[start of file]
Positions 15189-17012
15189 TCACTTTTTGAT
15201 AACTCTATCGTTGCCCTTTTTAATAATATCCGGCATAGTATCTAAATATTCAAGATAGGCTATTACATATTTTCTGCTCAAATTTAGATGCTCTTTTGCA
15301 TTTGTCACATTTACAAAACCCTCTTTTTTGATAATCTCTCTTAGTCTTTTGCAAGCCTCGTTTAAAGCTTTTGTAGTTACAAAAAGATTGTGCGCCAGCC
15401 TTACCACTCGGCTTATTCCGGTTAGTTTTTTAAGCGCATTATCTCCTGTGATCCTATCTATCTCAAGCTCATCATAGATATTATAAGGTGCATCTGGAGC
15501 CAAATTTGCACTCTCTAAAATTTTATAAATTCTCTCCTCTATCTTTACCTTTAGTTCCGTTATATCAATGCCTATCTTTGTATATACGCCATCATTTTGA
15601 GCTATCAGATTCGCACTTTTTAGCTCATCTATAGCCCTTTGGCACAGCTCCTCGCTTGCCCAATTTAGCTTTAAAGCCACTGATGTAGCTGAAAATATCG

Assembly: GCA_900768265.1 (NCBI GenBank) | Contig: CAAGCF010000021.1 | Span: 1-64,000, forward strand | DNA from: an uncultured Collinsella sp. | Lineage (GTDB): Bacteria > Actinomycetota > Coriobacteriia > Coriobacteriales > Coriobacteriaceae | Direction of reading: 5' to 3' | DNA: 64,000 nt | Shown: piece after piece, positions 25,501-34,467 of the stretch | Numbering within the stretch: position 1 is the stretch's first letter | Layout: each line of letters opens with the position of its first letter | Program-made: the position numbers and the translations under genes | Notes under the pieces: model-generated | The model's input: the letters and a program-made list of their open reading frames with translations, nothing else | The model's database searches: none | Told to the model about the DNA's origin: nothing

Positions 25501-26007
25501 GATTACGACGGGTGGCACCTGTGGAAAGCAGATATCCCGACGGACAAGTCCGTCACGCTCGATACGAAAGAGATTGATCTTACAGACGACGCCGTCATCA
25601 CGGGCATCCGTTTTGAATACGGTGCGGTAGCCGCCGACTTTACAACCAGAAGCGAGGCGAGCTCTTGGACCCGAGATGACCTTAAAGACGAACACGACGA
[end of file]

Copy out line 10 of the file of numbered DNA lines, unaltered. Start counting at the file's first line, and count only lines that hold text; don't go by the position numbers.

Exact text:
25501 GATTACGACGGGTGGCACCTGTGGAAAGCAGATATCCCGACGGACAAGTCCGTCACGCTCGATACGAAAGAGATTGATCTTACAGACGACGCCGTCATCA